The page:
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Episode 80 – The Future of Fusionism with Stephanie Slade

Saving Elephants | Millennials defending & expressing conservative values

Release Date: 04/06/2021

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“There's a well-worn tale about modern American conservatism,” writes Stephanie Slade in her piece for entitle   “It says that the movement as we know it came into being during the mid–20th century as a ‘fusionist’ coalition of economic libertarians and religious traditionalists.  These groups, whose goals and priorities differed from the start, were held together mainly by two things: the sheer charisma of National Review founder William F. Buckley Jr., and the shared enemy of global communism.  As long as the Cold War endured, the story goes, each wing...

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“There's a well-worn tale about modern American conservatism,” writes Stephanie Slade in her piece for Reason entitle Is There a Future for Fusionism?  “It says that the movement as we know it came into being during the mid–20th century as a ‘fusionist’ coalition of economic libertarians and religious traditionalists.  These groups, whose goals and priorities differed from the start, were held together mainly by two things: the sheer charisma of National Review founder William F. Buckley Jr., and the shared enemy of global communism.  As long as the Cold War endured, the story goes, each wing was willing to cede some ground to the other…But the fall of the USSR meant the collapse of the common foe that had sustained the fusionist partnership.  It was able to trundle on for a while, powered by a reservoir of goodwill, but it has long been running on fumes.  In the last few years, the alliance's inherent tensions have come to a head.”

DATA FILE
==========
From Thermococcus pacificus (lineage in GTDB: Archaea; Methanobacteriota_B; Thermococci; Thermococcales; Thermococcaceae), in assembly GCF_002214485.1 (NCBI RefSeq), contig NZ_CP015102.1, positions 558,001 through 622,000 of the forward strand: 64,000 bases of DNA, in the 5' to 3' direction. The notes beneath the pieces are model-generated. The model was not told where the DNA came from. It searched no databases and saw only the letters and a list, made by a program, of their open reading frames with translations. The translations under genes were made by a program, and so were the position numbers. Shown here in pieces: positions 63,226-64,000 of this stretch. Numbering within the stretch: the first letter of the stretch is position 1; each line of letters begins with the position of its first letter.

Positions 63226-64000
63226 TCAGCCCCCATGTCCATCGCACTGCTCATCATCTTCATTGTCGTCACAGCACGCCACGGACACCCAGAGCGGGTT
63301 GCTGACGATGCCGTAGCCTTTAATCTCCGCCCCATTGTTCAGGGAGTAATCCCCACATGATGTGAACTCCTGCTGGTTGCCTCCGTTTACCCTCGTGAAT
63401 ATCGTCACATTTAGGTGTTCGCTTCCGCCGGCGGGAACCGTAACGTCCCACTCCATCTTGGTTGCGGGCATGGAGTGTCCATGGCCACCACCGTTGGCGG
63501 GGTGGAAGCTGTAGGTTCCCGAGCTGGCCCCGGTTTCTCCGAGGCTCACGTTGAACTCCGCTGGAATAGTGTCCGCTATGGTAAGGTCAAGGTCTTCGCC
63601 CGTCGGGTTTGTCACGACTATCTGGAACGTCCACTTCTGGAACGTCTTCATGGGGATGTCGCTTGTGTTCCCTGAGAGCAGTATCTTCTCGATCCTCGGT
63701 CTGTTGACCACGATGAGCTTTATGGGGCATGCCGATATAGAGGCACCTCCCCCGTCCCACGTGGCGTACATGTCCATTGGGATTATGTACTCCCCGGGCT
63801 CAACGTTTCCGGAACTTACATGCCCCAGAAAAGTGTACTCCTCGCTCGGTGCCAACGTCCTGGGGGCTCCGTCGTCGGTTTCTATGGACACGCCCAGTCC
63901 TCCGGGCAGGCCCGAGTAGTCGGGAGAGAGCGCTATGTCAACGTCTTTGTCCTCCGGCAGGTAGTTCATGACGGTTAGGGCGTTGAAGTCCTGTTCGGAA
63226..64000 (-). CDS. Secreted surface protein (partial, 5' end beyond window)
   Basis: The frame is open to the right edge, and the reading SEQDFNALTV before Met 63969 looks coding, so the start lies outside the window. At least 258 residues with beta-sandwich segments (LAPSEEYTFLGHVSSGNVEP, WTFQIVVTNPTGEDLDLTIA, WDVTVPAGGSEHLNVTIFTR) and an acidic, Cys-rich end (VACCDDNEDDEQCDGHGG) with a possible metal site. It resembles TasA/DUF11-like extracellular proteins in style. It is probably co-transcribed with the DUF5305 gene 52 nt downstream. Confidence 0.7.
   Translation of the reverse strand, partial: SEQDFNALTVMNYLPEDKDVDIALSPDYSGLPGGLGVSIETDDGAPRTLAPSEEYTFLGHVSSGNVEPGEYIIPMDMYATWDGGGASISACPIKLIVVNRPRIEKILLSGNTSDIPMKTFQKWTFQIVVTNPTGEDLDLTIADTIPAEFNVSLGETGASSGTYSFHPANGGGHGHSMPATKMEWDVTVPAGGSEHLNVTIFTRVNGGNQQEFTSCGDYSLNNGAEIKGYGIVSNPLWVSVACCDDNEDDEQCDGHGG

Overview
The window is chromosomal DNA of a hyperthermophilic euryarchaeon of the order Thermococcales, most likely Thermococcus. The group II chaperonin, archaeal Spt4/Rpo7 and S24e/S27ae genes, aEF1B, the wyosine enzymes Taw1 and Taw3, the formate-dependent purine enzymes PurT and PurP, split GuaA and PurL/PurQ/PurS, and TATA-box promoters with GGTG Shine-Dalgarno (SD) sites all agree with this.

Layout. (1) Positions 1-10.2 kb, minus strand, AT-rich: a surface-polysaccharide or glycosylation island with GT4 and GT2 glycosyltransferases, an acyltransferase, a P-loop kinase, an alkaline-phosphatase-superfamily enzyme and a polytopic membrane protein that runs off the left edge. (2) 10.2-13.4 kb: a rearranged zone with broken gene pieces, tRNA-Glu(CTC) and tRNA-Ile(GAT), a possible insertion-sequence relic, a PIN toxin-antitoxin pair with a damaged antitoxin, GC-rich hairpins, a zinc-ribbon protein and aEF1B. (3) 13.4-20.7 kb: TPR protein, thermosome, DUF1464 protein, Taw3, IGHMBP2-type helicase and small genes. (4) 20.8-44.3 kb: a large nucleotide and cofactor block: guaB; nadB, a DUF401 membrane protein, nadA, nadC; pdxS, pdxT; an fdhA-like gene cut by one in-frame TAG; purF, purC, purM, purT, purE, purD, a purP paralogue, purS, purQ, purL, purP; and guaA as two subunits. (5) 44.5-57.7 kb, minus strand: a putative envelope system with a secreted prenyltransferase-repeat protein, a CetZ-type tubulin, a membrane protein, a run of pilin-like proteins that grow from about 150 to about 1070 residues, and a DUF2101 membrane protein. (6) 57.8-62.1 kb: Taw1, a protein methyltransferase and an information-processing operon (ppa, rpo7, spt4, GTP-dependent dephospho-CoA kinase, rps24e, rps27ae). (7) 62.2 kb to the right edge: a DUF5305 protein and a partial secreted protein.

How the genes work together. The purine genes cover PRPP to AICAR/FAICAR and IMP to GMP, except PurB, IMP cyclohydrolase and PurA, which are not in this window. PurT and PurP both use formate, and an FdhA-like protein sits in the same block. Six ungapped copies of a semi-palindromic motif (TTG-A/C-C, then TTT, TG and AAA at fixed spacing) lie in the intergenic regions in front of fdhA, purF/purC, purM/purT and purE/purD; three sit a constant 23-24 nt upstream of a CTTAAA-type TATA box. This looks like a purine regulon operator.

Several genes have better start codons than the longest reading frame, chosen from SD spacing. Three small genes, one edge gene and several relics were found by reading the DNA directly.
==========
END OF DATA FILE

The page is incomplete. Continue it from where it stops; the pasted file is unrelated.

The problem with this “well-worn tale”, Stephanie contends, is that it isn’t true.  Fusionism, as developed by conservative thinkers from William F. Buckley Jr. to Frank Meyer, was a philosophical orientation that sought to advance both virtue and liberty as societal ends whereas the coalition on the Right that formed to combat global Communism was born out of political expediency.  As such, fusionism is just as relevant in a world where Communism is no longer the global menace it was in the prior century, in spite of competing voices on the Right calling for a realignment of market-skeptical Common-Good Conservatism, nationalism, and populism.

 

Stephanie joins Saving Elephants host Josh Lewis to discuss the true history of fusionism, what it became the dominant consensus on the Right, and why it still remains relevant today.  Also discussed are some common objections to fusionism, how fusionism can fit within the broader worldviews of libertarians, conservatives, and classical liberals, what is meant by “liberty” and “virtue”, and the seductive dangers of the post-liberal movement.

 

Stephanie Slade is managing editor at Reason, the libertarian magazine of "free minds and free markets."  Prior to joining Reason, Stephanie worked as a speechwriter, a pollster, and a regular contributor to U.S. News and World Report.  In 2013, she was named a finalist for the Bastiat Prize for Journalism.  In 2016–2017, she was selected as a Robert Novak Journalism Fellow.  She's a proud graduate of the University of Florida, where she earned a B.A. in economics.  She also has an M.A. from American University.  You can find her on Twitter @sladesr